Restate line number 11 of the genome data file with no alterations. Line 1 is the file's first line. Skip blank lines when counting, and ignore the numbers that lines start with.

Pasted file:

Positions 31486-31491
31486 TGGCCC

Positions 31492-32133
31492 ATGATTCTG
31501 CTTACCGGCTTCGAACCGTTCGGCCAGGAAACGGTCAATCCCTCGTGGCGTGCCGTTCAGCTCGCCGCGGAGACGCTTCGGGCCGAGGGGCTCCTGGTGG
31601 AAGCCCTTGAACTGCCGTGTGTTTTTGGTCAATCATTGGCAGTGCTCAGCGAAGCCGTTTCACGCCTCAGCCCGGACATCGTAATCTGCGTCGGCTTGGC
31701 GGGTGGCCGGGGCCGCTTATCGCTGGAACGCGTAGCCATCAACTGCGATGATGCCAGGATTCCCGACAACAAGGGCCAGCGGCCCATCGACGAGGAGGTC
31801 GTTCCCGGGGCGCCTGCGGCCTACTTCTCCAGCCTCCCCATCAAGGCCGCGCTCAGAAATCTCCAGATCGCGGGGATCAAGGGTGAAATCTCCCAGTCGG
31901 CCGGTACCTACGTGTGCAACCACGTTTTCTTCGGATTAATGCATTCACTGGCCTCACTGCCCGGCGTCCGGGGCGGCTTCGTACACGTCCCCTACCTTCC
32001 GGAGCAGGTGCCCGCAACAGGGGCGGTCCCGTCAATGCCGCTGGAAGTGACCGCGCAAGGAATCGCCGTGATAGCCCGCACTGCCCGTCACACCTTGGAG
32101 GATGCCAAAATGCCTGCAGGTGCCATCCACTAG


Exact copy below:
32101 GATGCCAAAATGCCTGCAGGTGCCATCCACTAG